Summary: God has made us to be generous, and through our generosity we are changed and the world is transformed.
As I begin this morning, I want to invite each of us into a few moments of reflection. I would like each of you to recall, as best as possible, the moment in your life when you were happiest. But even more than happiness, try to call to mind that time in your life when you knew the most complete content and satisfaction you have ever felt. I engaged in this very activity this week, and I’m sure we all had similar memories flash through our minds as we thought back over our lives: baptisms, sports victories, musical accomplishments, weddings, Confirmations, and graduations. Certainly, these are all very happy times in our lives. But I imagine that many of you, like me, settled on something of a different nature in marking that moment of complete content in your life; a time when you gave an important gift to a special person, a time when you offered your gifts to improve the community, or maybe when you were serving on a mission trip in the name of Christ. For me, my most satisfying memories (and there are several of them from this particular trip) came while I was on a trip in Uganda; serving in that country in the name of Jesus Christ. I knew and experienced God more fully and completely in those two weeks than I ever had before or have since. In the midst of extreme conditions of poverty and despair, I found joy. I was completely content because I sensed that God was working through each of us on that trip as we interacted with the people of that country. Walking through prisons and slums and over the hills of rural Uganda was tough, but in our willingness to serve, God showed up in a mighty way. We can’t stop the rain from falling, but through generosity the world keeps “going ‘round.” Through giving the whole world comes to know more complete satisfaction.
You see, we are designed to give of ourselves. We are designed to be generous. God created us with a willingness to give; to God and to others. This is the way God has made us; we actually have the need to be generous. We have a God-given impulse toward generosity. And when we are generous—to God and to our families, friends, neighbors, and others who are in need—our hearts are filled with joy.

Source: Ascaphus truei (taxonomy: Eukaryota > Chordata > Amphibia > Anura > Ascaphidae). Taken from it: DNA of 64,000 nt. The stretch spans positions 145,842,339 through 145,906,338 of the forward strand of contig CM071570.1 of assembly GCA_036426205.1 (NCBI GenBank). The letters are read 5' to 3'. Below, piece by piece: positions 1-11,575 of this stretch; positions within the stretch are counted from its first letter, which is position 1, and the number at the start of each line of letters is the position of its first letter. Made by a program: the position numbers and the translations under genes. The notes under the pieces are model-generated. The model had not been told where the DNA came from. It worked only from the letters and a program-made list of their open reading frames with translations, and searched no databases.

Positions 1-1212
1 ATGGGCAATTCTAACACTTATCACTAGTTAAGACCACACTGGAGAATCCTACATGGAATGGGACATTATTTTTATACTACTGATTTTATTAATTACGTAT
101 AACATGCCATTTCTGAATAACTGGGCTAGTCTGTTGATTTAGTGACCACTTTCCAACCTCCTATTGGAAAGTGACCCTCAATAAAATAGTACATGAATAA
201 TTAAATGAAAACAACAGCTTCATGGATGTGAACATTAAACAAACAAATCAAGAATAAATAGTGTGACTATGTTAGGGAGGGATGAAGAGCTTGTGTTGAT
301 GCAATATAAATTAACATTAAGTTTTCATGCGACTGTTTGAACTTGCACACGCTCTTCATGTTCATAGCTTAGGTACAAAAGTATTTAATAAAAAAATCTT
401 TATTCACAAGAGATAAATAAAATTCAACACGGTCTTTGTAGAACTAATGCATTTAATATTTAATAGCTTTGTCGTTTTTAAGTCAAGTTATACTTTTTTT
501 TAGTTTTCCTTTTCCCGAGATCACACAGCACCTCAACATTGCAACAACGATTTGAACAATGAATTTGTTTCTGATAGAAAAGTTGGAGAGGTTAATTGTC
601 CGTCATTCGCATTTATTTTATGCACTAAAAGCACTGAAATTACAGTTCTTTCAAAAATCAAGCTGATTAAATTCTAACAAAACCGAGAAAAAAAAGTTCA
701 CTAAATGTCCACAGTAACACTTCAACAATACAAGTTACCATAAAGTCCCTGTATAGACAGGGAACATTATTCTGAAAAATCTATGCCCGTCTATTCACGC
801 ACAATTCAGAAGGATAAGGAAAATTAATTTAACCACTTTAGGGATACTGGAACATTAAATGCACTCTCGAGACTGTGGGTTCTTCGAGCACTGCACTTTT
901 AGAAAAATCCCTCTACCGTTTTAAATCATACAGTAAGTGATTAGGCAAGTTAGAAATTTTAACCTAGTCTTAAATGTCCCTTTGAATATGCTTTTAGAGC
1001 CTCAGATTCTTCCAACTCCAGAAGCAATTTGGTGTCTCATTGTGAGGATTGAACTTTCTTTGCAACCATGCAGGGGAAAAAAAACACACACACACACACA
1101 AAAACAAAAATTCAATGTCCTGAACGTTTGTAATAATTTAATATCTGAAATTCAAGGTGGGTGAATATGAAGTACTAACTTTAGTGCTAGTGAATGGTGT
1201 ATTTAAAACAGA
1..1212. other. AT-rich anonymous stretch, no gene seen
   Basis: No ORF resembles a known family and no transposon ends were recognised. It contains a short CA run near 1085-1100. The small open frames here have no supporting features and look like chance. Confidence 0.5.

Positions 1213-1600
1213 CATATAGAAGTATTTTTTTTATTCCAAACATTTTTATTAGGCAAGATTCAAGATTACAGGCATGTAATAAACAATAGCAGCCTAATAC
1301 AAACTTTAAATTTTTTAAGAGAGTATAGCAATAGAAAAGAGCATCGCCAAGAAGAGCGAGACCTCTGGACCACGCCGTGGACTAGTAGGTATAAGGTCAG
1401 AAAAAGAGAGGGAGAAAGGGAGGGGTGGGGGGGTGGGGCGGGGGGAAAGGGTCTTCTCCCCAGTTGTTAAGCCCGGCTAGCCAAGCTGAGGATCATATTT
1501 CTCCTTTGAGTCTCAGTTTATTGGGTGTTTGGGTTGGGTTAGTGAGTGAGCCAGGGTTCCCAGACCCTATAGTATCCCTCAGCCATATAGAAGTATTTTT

There is a writer who tells the story of a time when he was a young boy and a beggar came to the door. On this particular occasion, his parents were out and he was alone in the house. This being a different time many years ago, the boy answered the door and listened as the beggar described his need. On a boyish impulse, the young boy went to his room, broke into his own savings bank and gave the beggar all that was in it. He goes on to explain that never before or since did he know such sheer happiness as came in that moment. There is indeed great joy in generosity. Our hearts are enlarged by the very act of giving. And when we give generously, we become more generous. It feels wonderful to give because in giving we bring joy not just to those who receive our gifts, but in our own lives as well.
Yet giving is a delicate transaction. Giving must not be marked by the slightest degree of reluctance because then it is not freely given. If even the tiniest string is attached, then it is not truly a gift. Living in the 19th century, Robert Louis Stevenson’s home was managed by household servants who loved him very much. His servant boy wakened him every morning with a cup of tea. But on one occasion, his usual boy was off duty, and another one had taken over. The boy woke him not only with his usual cup of tea, but also with a beautifully cooked omelet. Stevenson thanked him saying, “Great is your forethought.” The boy responded, “No Master, great is my love.” When we give out of love, we are able to give freely without hesitation in the same way that God has given unconditionally to us in so many ways; most especially in the gift of his Son, Jesus Christ. And it is God alone who can put in our hearts the love which is the essence of the generous spirit.